When would one receive `Cow`s as parameters?

I read the document of Cow and some post from Google. It seems that Cows are generally used as return value of a function or fields of some structs.

I search Cow in std filtering by parameters but the result seems inaccurate.

In the case of functions, when would one receive Cows as parameters? One of such case is the solution of this post.

Are there other general usages or design patterns of receiving Cows? Thanks.

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Edit: Ah, I missed you were asking for Cow as function arguments in particular. The text I wrote below is an example of Cow as a return value, so I somewhat missed your question, sorry :wink:

Functions like String::from_utf8_lossy are a common case: The idea is that in many cases when calling this function, on a &[u8], it's going to be value utf8 already and you can cheaply re-interpret the &[u8] into a &str, without any additional copying overhead. But in case any invalid utf8 will be replaced by '�' characters, a new owned buffer is required to write into, and thus a String needs to be produced. Use-cases that only need the string for a short time can with with the resulting Cow<'_, str> easily, but dereferencing it into a (short lived) &str. Use-cases that need an owned string after all can still convert it using ino_owned(), so it's the user's choice whether they want the overhead of always needing to copy vs. only in cases where any modification happened.

In most cases, it’s better to take either an & reference or an owned value depending on what the body of the function needs to do with the value. The only situation that I can think of for accepting Cow<T> as an argument is when all of these are true at the same time:

  • T is expensive to clone.
  • The function sometimes needs to make destructive changes, but other times can do its job with just a reference.
  • The caller needs access to an unmodified copy of T after the function call.
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If a function might reasonably be chained with a function that returns a Cow, including itself, then it should accept a Cow. For example, it's unfortunate that Regex::replace takes a slice instead of a Cow because that makes it difficult to chain:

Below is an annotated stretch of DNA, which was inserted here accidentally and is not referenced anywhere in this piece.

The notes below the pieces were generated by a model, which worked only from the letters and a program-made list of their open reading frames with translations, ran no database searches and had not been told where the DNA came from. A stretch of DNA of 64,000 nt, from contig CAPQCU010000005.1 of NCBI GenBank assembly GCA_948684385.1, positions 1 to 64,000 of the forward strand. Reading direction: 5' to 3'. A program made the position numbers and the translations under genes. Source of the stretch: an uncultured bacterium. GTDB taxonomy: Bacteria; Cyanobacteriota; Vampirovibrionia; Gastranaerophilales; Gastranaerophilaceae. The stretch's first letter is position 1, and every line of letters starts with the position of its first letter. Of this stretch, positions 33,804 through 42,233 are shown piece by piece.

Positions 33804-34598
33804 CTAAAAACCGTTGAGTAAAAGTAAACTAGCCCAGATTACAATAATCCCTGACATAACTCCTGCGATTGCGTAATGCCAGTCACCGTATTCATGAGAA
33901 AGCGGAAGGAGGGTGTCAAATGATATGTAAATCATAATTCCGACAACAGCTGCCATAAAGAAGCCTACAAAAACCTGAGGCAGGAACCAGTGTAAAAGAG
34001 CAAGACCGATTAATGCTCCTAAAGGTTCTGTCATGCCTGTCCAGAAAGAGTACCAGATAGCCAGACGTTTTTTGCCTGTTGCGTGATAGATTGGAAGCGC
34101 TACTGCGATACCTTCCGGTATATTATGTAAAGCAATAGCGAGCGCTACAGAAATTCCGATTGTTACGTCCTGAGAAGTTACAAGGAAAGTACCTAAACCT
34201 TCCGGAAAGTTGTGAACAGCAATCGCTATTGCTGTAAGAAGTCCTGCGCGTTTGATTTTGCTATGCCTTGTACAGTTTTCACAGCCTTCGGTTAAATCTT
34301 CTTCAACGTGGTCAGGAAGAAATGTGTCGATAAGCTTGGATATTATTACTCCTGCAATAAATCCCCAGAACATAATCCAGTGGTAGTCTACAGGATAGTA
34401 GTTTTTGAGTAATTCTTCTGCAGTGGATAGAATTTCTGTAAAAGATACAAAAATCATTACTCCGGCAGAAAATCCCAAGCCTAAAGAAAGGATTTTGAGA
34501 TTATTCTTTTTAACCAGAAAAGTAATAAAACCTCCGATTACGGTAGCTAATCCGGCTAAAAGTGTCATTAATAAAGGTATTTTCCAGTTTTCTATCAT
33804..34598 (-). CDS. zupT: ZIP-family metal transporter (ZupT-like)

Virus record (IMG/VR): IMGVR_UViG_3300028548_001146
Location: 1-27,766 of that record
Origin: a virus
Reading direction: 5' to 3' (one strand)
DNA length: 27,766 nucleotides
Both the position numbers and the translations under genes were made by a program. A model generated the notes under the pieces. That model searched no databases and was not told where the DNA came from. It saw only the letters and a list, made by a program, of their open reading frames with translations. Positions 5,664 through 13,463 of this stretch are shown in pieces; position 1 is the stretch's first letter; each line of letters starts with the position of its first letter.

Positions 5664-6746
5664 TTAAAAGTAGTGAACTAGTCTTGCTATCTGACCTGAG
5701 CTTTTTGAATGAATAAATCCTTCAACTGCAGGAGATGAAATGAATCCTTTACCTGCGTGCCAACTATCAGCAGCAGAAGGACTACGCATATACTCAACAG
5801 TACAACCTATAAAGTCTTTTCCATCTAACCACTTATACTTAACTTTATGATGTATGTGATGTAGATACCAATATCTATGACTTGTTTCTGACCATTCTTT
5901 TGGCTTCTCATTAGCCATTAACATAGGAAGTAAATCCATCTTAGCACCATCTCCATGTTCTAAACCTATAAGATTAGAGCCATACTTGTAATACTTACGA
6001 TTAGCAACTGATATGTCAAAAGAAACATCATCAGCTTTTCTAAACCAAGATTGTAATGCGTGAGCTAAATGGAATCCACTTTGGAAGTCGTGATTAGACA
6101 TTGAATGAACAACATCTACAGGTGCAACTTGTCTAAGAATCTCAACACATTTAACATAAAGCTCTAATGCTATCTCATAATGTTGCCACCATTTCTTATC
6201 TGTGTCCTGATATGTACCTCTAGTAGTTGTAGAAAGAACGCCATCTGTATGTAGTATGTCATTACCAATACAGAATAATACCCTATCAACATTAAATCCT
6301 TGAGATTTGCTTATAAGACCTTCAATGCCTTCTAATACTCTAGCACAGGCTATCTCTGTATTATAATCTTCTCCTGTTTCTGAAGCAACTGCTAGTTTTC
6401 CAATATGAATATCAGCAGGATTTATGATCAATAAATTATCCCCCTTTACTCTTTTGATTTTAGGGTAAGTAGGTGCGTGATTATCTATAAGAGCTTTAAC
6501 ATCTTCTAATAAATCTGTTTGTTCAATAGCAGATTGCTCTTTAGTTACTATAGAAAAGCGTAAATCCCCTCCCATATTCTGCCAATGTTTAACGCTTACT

fn replace_twice(s: &str) -> Cow<'_, str> {
    let temp = REGEX_1.replace(s, "A"); // makes change, returns a Cow::Owned
    REGEX_2.replace(&temp, "B")  // no change, returns Cow::Borrowed(&temp)
    // error: temp dropped but is also in return value
}

If Regex::replace accepted a Cow for the text parameter and returned it on no change, then this code would work without further matching.

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A constructor function might take a Cow<'static, &str> if the returned value contains that string but shall avoid memory allocations in case of static str slices and yet support dynamically generated Strings in certain (run-time determined) cases. However, this comes at a slight (maybe neglectible run-time cost?) when accessing the Cow. Also, ergonomics might be slightly worse.


I did something similar here, though instead of accepting a Cow, I provided two constructors: one taking a &str and one taking a String (and the fact that the type uses a Cow internally is a hidden implementation detail).

Perhaps. But if it accepted a Cow it would be far more annoying to call. Unacceptably annoying IMO. Returning a Cow is annoying enough as it is, and I sometimes regret that API choice just to avoid an allocation+copy in the case that there are no matches.

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Makes me think: How is impl Into<Cow<'a, str>> as an argument type? Looking at the existing implementations, that looks fairly usable / not-annoying, accepting &str, &String, String and Cow<'_, str>. I'm not necessarily suggesting to actually do this for Regex, but if someone likes the flexibility in their API, that'd seem potentially nice to me.

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Does that work for the chained use case though? I'm not sure the lifetimes will match up.

(I haven't tried it. If it does work, then technically accepting an impl Into<Cow<'a, str>> would be an acceptable backwards compatible change with respect to the API Evolution RFC. But in practice it's likely to lead to too much breakage due to inference failures. It's unclear how annoying the inference failures would be in practice if I had started with impl Into<Cow<'a, str>>. I know they are annoying enough to not accept an impl Into<String> for Regex::new though.)

It should work, no? I’m imagining fn(impl Into<Cow<'a, str>>) -> Cow<'a, str> with matching lifetimes. It’s of course also a bit non-trivial to decide how the owned case should be handled in the first place. I imagine, the String could possibly, maybe, potentially… or maybe not… be re-used for the output String even if some replacing happens… though certainly at least in the no-changes-made case it could be retained as-is. (Such things would have to be documented ^^.)